President Donald Trump’s vulgar language. Michael Wolff’s gossipy bestseller. Oprah Winfrey’s could-be presidential campaign.
The writers at “Saturday Night Live” had their work cut out for them this weekend.
The episode, hosted by Sam Rockwell, kicked off with a parody of MSNBC’s “Morning Joe.” Joe Scarborough (Alex Moffatt) and Mika Brzezinski (Kate McKinnon) traded flirtatious barbs and slammed Trump for referring to Haiti and African nations as “shithole countries.” (Scarborough and Brzezinski are engaged to be married.)
The cable news hosts then turned to two special guests: “Fire and Fury” author Wolff (Fred Armisen) and former White House strategist Steve Bannon (Bill Murray), who was previously depicted on “SNL” as a ghoulish skeleton.
Armisen-as-Wolff told the “Morning Joe” crew not to fret about reported errors and inaccuracies in his smash-hit book: “What’s the problem? You got the gist, so shut up. You know, even the stuff that’s not true? It’s true.”
Murray-as-Bannon insisted the “Bannon dynasty is dawning” even after his ouster as executive chairman of Breitbart News. He had big upcoming plans: A web series on Crackle called “Cucks in Cars Getting Coffee,” a “new line of wrinkled barn jackets,” and a springtime skincare line called “Blotch.”
Moffatt and McKinnon, looking ahead to the 2020 presidential election, then greeted another special guest: Oprah (Leslie Jones), “live by satellite.”
“Oh my god, it’s Oprah,” McKinnon said. “I thought I smelled lavender and money.”
Jones-as-Oprah touted one of her qualifications for higher office: “I’m different from Donald Trump because I’m actually a billionaire.”
“SNL” returned to political headlines at the top of “Weekend Update,” with co-anchors Colin Jost and Michael Che taking aim at Trump for his controversial remark about immigration.
“Trump saying something racist isn’t exactly news anymore,” Che said. “It’d be news if Trump said: You know what we need more of in this country? Haitians.”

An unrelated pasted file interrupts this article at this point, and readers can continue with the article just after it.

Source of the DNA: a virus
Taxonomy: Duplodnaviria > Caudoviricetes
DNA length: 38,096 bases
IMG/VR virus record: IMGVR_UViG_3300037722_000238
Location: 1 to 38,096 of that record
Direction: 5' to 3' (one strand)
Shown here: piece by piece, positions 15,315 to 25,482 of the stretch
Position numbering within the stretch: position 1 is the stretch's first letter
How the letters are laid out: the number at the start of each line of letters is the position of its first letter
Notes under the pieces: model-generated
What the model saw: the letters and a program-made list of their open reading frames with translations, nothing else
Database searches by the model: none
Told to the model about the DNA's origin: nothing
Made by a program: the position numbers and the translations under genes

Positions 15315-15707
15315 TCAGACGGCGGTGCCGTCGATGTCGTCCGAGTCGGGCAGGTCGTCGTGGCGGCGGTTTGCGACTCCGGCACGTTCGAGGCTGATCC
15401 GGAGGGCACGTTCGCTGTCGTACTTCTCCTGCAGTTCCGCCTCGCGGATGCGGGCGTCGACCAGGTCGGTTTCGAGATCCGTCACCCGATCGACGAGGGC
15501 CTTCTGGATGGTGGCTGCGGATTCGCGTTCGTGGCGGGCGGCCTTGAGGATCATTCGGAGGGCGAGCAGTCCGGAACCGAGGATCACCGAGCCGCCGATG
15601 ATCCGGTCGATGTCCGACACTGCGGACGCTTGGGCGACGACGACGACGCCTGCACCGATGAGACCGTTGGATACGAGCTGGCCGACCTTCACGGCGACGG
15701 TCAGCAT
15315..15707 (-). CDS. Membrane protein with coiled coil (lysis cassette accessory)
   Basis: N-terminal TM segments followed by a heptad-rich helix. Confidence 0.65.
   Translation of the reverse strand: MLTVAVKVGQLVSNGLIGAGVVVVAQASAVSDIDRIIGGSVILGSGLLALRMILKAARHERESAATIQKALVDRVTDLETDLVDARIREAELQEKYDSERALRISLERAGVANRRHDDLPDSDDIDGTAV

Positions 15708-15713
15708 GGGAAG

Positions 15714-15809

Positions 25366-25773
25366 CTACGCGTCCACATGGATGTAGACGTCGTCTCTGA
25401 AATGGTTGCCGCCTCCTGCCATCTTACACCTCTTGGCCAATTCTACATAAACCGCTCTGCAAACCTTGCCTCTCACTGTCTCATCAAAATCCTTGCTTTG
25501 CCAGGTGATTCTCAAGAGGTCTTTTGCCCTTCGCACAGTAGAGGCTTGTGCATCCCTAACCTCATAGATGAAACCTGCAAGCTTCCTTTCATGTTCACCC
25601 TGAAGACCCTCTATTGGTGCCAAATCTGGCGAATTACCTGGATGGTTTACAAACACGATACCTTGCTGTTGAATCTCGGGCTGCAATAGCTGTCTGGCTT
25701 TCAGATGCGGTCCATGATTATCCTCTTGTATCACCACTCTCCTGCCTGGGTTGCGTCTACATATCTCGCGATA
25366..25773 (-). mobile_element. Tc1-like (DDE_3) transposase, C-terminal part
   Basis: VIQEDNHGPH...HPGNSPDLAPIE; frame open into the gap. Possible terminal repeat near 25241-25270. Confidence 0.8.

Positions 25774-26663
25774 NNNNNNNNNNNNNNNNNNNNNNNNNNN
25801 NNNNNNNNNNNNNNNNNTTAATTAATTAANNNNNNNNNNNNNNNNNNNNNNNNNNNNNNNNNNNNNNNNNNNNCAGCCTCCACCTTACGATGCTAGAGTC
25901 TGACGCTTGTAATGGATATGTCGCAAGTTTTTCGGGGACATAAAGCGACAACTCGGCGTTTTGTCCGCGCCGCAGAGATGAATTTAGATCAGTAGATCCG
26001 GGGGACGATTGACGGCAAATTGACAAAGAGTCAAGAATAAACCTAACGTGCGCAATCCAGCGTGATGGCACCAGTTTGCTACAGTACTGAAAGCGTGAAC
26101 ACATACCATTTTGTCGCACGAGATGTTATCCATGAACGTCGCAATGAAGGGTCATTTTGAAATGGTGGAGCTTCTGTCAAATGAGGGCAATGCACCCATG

More grist for Jost and Che: The Wall Street Journal report saying Trump’s personal lawyer brokered a $130,000 payment to a porn star to keep her from publicly discussing an alleged sexual encounter with Trump.
“At least there’s one storm Trump will pay for,” Jost joked as an image of the Puerto Rican flag flashed on the screen.
Oprah’s possible presidential ambitions — or at least the frenzied speculation after her rousing speech at the Golden Globes — provided fodder for Jost and Che, too.
“Ugh. Can’t we just have a regular [president] for a while,” Che said. “Just a regular, boring old white dude president that smiles and shape-shifts into a lizard at night? I’m tired of all these fun ideas for president.”
Jost welcomed Oprah (Jones again) and her longtime partner Stedman Graham (Chris Redd) to detail her 2020 presidential ambitions.
Jones-as-Oprah said she would run because "I need to get white women back on track." They voted for Trump and Roy Moore, and "they kept 12 different shows about flipping houses on the air," she quipped.
The episode took a break from current events in most other sketches. Rockwell, who won a Golden Globe for his supporting turn as a racist cop in “Three Billboards Outside of Ebbing, Missouri,” performed a flashy song-and-dance routing during his opening monologue and served up some self-deprecating one-liners.
“Most of you probably know me as ‘that guy’ from ‘that movie.’ Not the main guy, but the other guy,” Rockwell said.